OK, so maybe I'm out there, but yoga is more than just physical poses or asanas. One can find yoga in everything. So, Happy Groundhog Day!

Sunday, January 30, 2011

Who Is Directing Your Life Movie?

I'm probably a bit behind the curve, but I finally saw the film "Inception". Thought it was a good, provocative movie but not in the same league as "The Matrix". It did cause me to ponder the film at different times the next day, and the next, and the next. What is it about the theme of 'Inception" that buzzed in film goers minds for days after? Or caused many to view the film several times over? What are we looking for? The Answer, of course. Is the film entirely a dream? Does it have a deeper meaning that we are meant to uncloak? Only the writer and director know the true answer, but it did lead me to my interpretation of "Inception". A dream within a dream is not a concept, I dream this way most of the time. I am the director of my dreams and if at any point I don't like the direction my dream is heading, I go back a few chapters and change key elements in the dream to produce an outcome that is acceptable to me. Many times, as I am in the middle of a dream, I view the whole scene in this surreal scape of being an observer on the set. I am directing myself in a movie per se. It is rare for me to not have control over my dreams, but it does occur. And it's unsettling. In the movie, they are able to drop into 3 levels of dreaming. The dream within the dream would be level 2 (me observing the dream as the director, for example), but was is level 3?? I believe it is where our body ceases to exist, we are everywhere but we are nowhere and we are simply "mind". The deepest level of meditation takes us to another level of reality, where there is no physical presence or compass, you just are. Level 3, as my husband described so succinctly, is telling the director in level 2 how to direct the events in level 1. So who is in control of level 3? Our soul, our inner self, that place within us that is all-knowing, where instinct and intuition are born.

Many of us who have achieved this deeper level of meditation describe it as falling. You have to allow yourself to let go completely and plunge into the unknown. As if you were falling into a black hole, trusting the outcome whatever that may be. Practicing meditation hones our mind into achieving this deeper level of understanding of ourselves, the universe and the meaning of life.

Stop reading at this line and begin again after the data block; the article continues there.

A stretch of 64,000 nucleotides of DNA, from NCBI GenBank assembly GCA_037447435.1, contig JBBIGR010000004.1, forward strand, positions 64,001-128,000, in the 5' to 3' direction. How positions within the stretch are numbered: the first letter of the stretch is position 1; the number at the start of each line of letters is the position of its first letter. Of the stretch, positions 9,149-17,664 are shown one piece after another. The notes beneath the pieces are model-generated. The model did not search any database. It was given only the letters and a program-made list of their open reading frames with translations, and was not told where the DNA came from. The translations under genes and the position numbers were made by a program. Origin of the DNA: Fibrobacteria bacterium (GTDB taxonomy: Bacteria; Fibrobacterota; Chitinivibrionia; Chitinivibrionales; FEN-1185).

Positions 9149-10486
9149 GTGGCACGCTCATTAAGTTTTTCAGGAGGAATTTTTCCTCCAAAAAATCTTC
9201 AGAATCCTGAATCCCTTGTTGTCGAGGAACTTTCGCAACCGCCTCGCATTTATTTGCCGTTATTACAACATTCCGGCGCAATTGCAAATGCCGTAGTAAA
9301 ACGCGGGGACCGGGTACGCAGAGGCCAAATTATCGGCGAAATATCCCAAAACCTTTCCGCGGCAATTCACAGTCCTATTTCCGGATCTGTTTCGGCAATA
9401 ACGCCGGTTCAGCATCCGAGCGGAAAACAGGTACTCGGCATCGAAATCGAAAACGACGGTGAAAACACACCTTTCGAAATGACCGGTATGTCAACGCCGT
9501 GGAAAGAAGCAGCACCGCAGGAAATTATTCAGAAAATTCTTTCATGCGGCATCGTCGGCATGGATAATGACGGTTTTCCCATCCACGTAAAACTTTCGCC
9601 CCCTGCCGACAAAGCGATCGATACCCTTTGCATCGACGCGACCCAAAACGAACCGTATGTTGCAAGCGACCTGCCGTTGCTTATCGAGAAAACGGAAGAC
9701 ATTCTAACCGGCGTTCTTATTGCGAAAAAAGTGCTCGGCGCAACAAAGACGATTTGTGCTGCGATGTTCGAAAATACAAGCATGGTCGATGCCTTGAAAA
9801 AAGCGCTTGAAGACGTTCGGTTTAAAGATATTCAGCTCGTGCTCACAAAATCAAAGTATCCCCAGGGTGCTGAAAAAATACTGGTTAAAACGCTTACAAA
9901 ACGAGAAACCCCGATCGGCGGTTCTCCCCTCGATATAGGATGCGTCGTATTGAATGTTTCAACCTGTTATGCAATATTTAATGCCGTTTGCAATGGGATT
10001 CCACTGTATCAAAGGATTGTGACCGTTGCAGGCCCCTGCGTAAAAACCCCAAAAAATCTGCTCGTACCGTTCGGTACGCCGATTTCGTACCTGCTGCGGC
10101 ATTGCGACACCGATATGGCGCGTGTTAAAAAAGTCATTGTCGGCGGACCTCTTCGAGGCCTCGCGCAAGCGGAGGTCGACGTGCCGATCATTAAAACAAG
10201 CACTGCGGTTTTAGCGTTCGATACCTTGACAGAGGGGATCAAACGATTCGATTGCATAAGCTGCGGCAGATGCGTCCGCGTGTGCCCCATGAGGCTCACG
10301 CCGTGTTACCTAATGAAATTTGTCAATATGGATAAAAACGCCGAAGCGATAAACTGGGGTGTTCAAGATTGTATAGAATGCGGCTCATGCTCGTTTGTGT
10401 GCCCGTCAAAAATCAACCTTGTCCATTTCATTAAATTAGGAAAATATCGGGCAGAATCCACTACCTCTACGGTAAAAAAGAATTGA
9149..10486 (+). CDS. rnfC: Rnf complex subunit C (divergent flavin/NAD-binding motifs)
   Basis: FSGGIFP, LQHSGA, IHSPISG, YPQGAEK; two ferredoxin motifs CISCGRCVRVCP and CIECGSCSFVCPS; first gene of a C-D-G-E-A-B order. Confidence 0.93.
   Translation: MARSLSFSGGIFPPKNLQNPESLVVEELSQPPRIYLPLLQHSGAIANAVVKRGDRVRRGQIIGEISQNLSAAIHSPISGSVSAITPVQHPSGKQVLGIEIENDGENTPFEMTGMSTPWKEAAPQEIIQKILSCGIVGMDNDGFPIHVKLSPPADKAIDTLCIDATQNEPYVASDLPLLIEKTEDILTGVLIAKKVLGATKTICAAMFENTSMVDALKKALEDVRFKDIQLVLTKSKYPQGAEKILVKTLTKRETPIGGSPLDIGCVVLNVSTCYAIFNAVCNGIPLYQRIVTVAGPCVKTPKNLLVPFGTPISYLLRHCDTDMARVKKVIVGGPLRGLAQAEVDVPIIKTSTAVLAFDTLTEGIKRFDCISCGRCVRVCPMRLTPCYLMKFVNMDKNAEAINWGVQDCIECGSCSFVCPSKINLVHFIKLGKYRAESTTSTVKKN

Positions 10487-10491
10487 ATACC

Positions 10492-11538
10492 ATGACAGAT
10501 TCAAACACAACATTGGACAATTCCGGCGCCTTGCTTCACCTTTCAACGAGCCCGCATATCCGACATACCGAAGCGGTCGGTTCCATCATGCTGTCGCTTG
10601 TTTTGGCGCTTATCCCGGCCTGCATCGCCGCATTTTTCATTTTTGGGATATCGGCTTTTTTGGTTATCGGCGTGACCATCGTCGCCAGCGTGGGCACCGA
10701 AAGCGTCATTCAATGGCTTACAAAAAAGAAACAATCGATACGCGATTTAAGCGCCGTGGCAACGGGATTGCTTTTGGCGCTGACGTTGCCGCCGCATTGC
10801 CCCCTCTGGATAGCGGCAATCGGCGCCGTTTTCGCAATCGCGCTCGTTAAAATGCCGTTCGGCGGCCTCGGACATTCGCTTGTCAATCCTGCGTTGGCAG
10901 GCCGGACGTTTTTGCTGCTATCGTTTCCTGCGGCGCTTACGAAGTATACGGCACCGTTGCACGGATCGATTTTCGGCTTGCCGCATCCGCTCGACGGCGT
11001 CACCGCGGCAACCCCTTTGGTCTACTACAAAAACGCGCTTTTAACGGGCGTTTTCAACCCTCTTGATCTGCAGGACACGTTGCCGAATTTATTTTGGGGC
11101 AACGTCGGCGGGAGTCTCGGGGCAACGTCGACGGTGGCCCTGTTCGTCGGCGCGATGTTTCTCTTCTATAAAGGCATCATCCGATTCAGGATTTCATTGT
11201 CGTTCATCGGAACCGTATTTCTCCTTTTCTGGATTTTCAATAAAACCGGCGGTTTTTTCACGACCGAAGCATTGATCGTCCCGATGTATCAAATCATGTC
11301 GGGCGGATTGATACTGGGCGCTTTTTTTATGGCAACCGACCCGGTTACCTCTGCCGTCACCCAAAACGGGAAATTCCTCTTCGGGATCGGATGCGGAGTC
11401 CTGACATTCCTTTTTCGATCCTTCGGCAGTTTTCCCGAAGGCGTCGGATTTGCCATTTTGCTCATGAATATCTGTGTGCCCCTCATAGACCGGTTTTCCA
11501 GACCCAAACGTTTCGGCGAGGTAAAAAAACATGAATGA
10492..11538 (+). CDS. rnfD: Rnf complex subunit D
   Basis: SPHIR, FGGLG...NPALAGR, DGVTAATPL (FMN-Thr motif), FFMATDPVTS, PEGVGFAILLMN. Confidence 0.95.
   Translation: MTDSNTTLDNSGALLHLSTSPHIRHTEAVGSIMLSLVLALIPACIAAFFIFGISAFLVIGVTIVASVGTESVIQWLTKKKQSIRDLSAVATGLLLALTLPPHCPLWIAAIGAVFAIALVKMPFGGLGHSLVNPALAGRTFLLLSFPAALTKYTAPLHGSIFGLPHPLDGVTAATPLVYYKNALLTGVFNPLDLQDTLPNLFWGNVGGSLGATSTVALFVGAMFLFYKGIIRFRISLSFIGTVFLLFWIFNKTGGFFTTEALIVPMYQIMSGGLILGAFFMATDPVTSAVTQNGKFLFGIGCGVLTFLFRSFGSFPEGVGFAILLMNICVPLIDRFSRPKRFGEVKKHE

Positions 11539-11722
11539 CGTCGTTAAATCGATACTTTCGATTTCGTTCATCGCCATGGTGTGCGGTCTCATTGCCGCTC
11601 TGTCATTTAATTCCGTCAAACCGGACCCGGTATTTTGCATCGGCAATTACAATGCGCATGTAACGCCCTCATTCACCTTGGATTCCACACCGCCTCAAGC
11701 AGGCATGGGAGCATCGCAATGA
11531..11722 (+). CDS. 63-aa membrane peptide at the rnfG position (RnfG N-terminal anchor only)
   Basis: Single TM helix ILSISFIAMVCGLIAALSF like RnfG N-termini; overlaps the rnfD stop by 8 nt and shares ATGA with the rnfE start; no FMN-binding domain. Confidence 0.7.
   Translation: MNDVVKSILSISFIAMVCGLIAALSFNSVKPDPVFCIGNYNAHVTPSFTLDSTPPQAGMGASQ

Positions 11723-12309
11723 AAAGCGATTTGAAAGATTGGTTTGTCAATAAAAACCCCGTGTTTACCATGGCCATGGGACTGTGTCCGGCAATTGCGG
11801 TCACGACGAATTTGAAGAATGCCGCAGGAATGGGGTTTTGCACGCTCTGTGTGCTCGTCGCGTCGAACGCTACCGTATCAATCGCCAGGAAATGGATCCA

What was your interpretation of "Inception"?

Saturday, January 29, 2011

It's a Rutabaga Baby! Let's Juice It!

OK, it was not my intention to juice a rutabaga, I just ran out of veggies to run through the Breville and found it in my fridge drawer. Interesting taste, a teeny bit bitter but NOTHING like a turnip. Skip the turnip, trust me.  I drank that concoction once with my nose pinched shut, although the taste mellowed by the next day. Aww, now how to choose a rutabaga. Firm to the touch, not slimy and no visible blemishes, growths or warts. My juicing cocktail this week included a bunch of asparagus (99 cents @Sprouts, that's a great deal). I've never juiced this elegant green veggie before as I like it steamed, but it doesn't deliver much liquid, it's more like a dark emerald serum dripping out of the spout. Asparagus is an anti-cancer food, protecting against brain, colon and lung cancers. Check out the Anti Cancer Diet book to learn more about cancer fighting foods. So here is what I'm sipping on as I blog: 3 cucumbers, 1 large rutabaga (peeled), 1 bunch of asparagus (ends trimmed), 1 lemon, 2 lbs. of carrots, and 1 small head of bok choy. Divide veggies into 2 piles and juice. I'll probably not juice asparagus again but the rutabaga wasn't bad! Cheers!